Betty Buckley’s 5 best songs of all time

By Michael Riedel, New York Post
October 8, 2014

Of all the Broadway divas, my favorite — and my good friend — is Betty Buckley. She won a Tony singing “Memory” in “Cats,” and she broke my heart as Norma Desmond in “Sunset Boulevard,” with the best rendition of “As If We Never Said Goodbye” you’ll ever hear.

She has a new album out, “Ghostlight,” produced by T Bone Burnett, and performs at Joe’s Pub through Saturday. I’m going Thursday — you should be there, too — and in honor of the occasion, here are my five favorite Betty Buckley songs of all time:

‘I’ll Never Fall in Love Again’

Andrew Lloyd Webber and Tim Rice saw her perform this tune in the 1969 West End production of “Promises, Promises.” Years later, when Betty auditioned for “Cats,” Andrew was thrilled. “I wanted to see her right away,” he said. “Tim and I thought she was the best thing in that production.”

‘He Plays the Violin’

Betty had just gotten off the bus from Texas and went straight into an audition for the great musical “1776.” She got the part of Thomas Jefferson’s wife, Martha — her Broadway debut — and can be heard singing “He Plays the Violin” on the wonderful cast album of the 1969 show.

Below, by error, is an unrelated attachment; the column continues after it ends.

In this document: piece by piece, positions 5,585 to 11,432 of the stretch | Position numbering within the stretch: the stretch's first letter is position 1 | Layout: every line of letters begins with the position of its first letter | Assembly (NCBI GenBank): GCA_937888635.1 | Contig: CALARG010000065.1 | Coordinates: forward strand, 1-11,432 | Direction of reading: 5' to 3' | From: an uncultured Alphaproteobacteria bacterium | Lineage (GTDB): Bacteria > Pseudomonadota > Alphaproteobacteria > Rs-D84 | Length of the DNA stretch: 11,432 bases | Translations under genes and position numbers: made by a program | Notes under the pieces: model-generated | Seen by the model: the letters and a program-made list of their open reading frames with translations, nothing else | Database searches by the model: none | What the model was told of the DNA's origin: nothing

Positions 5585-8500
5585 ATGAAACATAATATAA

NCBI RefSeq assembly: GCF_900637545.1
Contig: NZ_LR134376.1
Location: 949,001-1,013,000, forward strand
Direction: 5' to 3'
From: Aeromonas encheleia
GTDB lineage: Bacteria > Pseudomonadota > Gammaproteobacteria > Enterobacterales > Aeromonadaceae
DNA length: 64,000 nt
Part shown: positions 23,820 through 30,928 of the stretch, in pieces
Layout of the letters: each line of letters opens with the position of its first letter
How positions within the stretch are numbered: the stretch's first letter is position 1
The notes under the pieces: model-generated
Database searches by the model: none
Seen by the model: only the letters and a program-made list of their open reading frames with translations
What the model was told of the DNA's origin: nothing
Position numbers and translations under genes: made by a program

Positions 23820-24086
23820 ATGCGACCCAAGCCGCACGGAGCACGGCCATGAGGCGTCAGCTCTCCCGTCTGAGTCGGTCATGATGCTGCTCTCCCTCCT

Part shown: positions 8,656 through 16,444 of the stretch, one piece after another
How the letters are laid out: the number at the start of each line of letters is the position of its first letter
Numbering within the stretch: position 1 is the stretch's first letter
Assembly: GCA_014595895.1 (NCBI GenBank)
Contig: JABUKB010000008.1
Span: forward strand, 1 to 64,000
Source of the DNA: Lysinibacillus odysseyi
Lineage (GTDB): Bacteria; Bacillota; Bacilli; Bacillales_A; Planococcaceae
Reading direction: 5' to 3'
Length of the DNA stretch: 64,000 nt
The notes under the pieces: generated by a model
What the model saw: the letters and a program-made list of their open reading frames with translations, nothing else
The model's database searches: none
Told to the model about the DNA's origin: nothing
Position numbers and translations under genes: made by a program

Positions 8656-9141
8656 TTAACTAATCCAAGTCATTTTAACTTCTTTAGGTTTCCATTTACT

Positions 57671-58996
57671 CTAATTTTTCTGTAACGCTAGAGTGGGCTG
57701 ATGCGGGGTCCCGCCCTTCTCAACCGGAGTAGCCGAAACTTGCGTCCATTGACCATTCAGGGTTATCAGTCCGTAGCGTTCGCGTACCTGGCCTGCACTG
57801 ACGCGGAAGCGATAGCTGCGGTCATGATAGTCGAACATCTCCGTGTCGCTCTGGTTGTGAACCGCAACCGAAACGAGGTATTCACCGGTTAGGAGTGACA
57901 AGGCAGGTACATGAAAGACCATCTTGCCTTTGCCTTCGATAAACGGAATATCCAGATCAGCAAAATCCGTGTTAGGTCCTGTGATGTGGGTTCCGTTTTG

‘When There’s No One’

“Carrie” is best-known as one of the most famous flops in Broadway history — saved only by this great song, which only an actress of Betty’s caliber can pull off. (She plays Carrie’s crazed religious mother.)

‘Children Will Listen’

A singer dropped out of a 1993 Stephen Sondheim tribute at Carnegie Hall, and Betty, who was up in Williamstown, Mass., doing a play, jumped into a car and arrived at Carnegie in the nick of time. She sang this song, backed up by the Boys Choir of Harlem, without rehearsing — and brought down the house.


This is a “Cats” song we all know and love to death — but watch Betty’s rendition at the 1983 Tony Awards, and you’ll remember why you fell in love with it the first time you heard it.